2. Selection of Target DNA or Target RNA

As target nucleic acids, which are applied to the matrix in a way described below, cloned genomic DNA sections of a species (for example, human) can be used, for example DNA preparations of plasmid clones, cosmid clones, Pi-clones, YAC-clones, which comprise genomic sections of a few kbp up to several Mbp. Instead of purified nucleic acid, sorted chromosomes or microorganisms which contain the respective target nucleic acid, can be directly applied to the matrix.

The physical mapping of the samples used should be known. For even larger genome sections such as certain chromosomal bands, mixtures of the DNA of selected genomic DNA clones can be prepared or DNA's of clone combinations can be used which are made from sorted or microdissected chromosomes of the human or other species. For comparative tests of the gene expression, cDNA samples, combinations of cDNA samples or cDNA combinations as well as mRNA fractions can be used as target nucleic acids.

Preparation of the CNH Test Matrix

The target nucleic acids needed for a desired CNH-matrix test are deposited on a filter in a geometric arrangement as desired by the tester. The arrangement may for example by such that the order of genomic target nucleic acids on the matrix from top to bottom corresponds to the order of the physical arrangement on a chromosome from pth to qth. Consequently, each sample has a slot with a well defined position on the filter assigned to it. For nucleic acid bands, common paper filter can be used. For fluorescence processes the filters must be so selected that their properties such as their innate fluorescence will not disturb the detection of the fluorescence signals. In this way slots for different chromosomes, chromosome sections and genes can be arranged side-by-side in parallel columns. The selection of the target nucleic acids depends on the purpose of the diagnosis and the desired resolution capability of the CNH matrix tests. A slot matrix may contain target nucleic acids for expressed sequences or genomic sections of selected genes as well as target DNA for chromosome sections, individual chromosomes or even the complete chromosome set. Their number may vary dependent on the diagnostic objective from a few to several hundred target nucleic acids. The target nucleic acids may be single-stranded samples or double-stranded samples. In the latter case, the target nucleic acid must be made single-stranded by a suitable denaturization step before the CNTH test is performed. The target nucleic acids must be bound to the filter by suitable treatment of the filter so that they remain in place during the CNH procedure.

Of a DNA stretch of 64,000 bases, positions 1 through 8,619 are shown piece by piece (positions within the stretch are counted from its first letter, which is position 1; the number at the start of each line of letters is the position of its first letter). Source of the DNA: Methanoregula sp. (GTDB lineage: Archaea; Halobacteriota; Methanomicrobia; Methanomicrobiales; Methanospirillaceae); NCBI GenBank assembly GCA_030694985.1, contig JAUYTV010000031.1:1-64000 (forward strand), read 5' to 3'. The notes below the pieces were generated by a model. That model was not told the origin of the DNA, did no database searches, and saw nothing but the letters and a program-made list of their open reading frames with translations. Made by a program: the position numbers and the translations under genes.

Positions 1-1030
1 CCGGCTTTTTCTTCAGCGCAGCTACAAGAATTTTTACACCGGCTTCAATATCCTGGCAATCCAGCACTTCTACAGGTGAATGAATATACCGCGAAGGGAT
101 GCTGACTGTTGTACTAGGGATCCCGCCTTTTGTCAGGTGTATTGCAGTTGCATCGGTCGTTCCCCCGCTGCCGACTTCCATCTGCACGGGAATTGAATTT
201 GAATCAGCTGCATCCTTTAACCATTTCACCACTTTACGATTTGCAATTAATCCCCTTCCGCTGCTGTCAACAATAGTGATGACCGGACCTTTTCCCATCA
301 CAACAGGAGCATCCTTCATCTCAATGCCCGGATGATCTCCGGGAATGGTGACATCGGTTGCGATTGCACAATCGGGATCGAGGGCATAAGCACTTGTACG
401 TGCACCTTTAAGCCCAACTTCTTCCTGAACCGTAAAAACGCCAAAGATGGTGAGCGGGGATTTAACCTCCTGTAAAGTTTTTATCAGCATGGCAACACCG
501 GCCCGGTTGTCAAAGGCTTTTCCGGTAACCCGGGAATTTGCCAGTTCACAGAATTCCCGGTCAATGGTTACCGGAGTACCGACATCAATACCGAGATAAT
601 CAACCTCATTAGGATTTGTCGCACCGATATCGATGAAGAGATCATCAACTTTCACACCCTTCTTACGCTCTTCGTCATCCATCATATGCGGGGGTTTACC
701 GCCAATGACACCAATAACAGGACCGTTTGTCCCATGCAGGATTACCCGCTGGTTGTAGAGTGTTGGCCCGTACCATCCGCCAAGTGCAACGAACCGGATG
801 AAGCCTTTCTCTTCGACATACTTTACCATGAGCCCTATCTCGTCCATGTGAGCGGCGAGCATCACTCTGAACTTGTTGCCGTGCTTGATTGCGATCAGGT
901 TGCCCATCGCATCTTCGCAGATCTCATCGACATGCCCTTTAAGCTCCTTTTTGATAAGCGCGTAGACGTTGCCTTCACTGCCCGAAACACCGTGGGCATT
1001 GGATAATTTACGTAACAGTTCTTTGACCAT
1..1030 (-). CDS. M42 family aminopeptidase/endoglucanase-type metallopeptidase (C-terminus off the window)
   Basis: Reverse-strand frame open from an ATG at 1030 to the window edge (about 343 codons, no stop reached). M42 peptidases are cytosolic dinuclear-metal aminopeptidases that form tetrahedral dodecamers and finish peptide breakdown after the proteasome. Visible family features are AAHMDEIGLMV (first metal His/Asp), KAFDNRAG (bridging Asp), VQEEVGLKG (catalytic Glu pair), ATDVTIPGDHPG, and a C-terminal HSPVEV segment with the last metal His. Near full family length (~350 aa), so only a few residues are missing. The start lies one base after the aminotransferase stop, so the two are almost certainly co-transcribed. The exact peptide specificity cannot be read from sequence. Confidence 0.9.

For manufacture of the CNH test matrix on glass, a procedure is required by which the target-DNA or the target-RNA is firmly bound to the glass. There are already several protocols for this purpose such as the coating of object carries with a thin polyacrylamide film and the subsequent immobilization of the samples to be applied by a process in accordance with Khrapko, et al. (Khrapko, K. R.; Lysov, Y. P.; Khorlin, A. A.; Ivanov, I. B.; Yershov, G. M.; Vasilenko,S. K.; Florentiev, V. L.; Mirzabekov, A. D.: “A METHOD FOR DNA SEQUENCING BY HYBRIDIZATION WITH OLIGO NUCLEOTIDE MATRIX”. DNA-Sequence-J. DNA-Sequencing and Mapping 1:375-388, 1991). Another possibility resides in the admixing of carrier substances such as proteins which cause only few or distinguishable background signals to the target nucleic acids, the application of the mixture to the matrix and a subsequent fixing, for example by methanol/ice vinegar or formaldehyde. The selection and arrangement of the samples on the glass matrix are done as described above. Instead of glass other hard materials could be used. Microplates with preformed cavities appear to be particularly suitable.

In an alternative process for making a CNH-matrix on glass or on a filter the hybridization is performed in solution—separately for each target nucleic acid. With this method, particular attention must be given to the quantitative separation of the non-hybridized sample molecules. This can be done by conventional methods such as gelfiltration, gel-electrophoresis, chromatography or by enzymatic disintegration. The signal intensities of the test and reference-DNA are measured only after this separation. This measurement can be performed after binding of the hybridization products on a solid matrix or in solution as far as the target nucleic acids are concerned. The measurement after binding on a solid matrix is performed as described below; the measurement in solution can be performed batchwise for each reaction batch or in an automated fashion, for example in a flow-through spectrophotometer. The signals of the test and reference nucleic acids can be determined in accordance with the signal characteristic. For example, test and reference nucleic acids can be marked by different fluorochromes. In accordance with the state of the art of fluorometry both can be excited and measured separately and, in accordance with the state of the art of the fluocytometry, they can be simultaneously excited and separately.